So many things (shorthand, common use, in this case meaning ideas) to think about…and perhaps it makes sense to start with our relationship to ideas and to things.
We live in and among many paradoxes…and recognize only a few of them, in part because they reside and emerge out of our culture: they are the water we, like fish, swim in it.
Ideas are verbal things. What I am writing right now is the result of my having collected a variety of them over the years.
It would be fair to say this work is an exhibition of that collection, or at least some of it. The ones left out don’t fit the theme.
If these words and phrases could be transformed into glorious paintings they might hang in a gallery, or at least, in my living room. Perhaps that is what visual artists are doing when they paint. Are they transforming their experiences in life beyond any wordy attempt at explaining and instead, demonstrating the results of those experiences with paint and canvass?
And are composers doing the same kind of thing? Are they too, transforming their experiences into music to let the world hear their life?
And in the artistic doing of this, of course they are deepening the experiences, and making new ones out of the old. In that sense, isn’t life a continual transformative experience, one that we recognize only when a particular experience feels overwhelming?
But ideas expressed verbally are different. They summon us beyond themselves into what becomes a definitional attachment.
Like the things we put in our homes and on our bodies, we could after a time discard them. But since we bungled our behavior in that old ancient Garden of Paradise by opening our minds to the abstractions language offers us, and initially embraced the Ideas of Good and Evil, we can no longer walk naked with no clothes on our bodies, and no ideas in our heads.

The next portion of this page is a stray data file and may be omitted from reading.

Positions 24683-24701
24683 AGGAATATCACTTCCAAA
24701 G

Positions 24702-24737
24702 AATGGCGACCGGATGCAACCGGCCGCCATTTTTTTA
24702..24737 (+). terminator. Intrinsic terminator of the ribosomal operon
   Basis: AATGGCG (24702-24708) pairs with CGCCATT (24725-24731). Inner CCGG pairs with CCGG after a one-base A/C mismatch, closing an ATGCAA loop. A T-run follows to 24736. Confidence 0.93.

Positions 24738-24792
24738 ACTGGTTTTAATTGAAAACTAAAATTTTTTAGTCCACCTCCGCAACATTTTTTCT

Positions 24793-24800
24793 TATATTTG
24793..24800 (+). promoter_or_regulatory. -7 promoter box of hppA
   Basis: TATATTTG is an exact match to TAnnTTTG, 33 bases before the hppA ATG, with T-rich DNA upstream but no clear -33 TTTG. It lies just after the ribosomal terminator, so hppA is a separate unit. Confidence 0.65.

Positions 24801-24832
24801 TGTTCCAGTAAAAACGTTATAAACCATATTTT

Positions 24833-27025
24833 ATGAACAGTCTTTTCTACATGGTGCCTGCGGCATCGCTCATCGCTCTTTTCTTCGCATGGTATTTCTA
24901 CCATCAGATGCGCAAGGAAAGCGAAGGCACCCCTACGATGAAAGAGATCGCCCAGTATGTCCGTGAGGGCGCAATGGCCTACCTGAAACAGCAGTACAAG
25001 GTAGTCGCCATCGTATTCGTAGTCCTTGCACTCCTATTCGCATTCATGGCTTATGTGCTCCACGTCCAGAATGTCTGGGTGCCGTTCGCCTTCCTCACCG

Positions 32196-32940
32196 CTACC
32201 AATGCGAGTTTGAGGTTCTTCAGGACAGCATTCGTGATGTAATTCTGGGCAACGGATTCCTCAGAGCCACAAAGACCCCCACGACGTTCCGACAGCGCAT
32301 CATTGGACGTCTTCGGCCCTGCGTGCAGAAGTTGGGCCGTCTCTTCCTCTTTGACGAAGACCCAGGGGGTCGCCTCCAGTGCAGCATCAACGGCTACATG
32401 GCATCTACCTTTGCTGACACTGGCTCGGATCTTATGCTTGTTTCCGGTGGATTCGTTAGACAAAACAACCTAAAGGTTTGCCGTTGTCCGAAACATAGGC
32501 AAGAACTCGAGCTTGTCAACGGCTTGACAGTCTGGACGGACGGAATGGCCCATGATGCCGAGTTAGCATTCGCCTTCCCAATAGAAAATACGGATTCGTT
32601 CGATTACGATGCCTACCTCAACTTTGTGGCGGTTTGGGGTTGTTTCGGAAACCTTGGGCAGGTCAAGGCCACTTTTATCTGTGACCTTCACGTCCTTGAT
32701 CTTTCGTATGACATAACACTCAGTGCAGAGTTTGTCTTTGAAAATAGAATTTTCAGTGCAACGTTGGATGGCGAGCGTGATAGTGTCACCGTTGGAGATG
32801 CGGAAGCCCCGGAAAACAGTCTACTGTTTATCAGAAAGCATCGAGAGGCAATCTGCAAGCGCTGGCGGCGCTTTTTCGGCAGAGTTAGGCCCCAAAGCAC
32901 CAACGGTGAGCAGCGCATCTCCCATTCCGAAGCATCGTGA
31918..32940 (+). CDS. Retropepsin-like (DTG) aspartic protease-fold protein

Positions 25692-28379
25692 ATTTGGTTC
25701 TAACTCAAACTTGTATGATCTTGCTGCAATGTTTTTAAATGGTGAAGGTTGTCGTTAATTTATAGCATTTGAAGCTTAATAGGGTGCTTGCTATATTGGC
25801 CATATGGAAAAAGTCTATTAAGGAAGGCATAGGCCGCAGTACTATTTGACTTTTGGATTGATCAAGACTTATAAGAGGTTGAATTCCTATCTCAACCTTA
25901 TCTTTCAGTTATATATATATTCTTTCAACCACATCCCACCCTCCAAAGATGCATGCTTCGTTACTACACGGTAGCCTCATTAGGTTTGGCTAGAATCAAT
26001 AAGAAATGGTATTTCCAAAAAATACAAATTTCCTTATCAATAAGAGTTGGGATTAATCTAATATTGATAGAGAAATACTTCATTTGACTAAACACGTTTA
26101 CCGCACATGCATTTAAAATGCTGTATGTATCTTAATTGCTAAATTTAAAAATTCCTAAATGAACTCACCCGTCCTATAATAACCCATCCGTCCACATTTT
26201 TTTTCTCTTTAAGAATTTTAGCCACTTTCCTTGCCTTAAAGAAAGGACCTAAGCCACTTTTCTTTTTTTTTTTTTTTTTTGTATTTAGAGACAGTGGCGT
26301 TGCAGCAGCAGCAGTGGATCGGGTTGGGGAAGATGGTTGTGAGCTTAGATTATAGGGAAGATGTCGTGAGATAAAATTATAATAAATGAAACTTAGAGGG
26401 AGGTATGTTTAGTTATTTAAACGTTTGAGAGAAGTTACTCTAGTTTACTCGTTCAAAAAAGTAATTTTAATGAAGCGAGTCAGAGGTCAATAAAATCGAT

That is the paradox: in order to live in the world as human beings, we need things, and devote out lives to getting and using them; and we also need ideas to guide us in the “best” way to get those things and to make sense of our experiences in living.
Functionally, by reading what I have just written, whether you believe it or not, you have invited it to join the rest of the ideas in your mind, and you will have to make a mental adjustment over time to discard it, or re-shape it to fit into one of the many themes that guide your behavior. You cannot undo the experience, you can not avoid thinking and feeling in response it.
Forgetting about it removes it only from your conscious deliberations. Pick a metaphor that seems to fit: you are ingesting something that will make you healthier, or something that will make you sick. Or, perhaps something, like a toy or a game to amuse yourself with.
Why do I say this? One source that motivates that statement is the current neurolinguistic research that says when we encounter ideas that are in opposition to what we believe our tendency is to defend against them, and to “buckle down” on what we think, and to hold on to those ideas even more strongly than before.
Why do we do this? because we have learned to identify ourselves with what we think. We have married our ideas, and merged them into our lives to give us meaning and direction. And to confirm ourselves in our identity.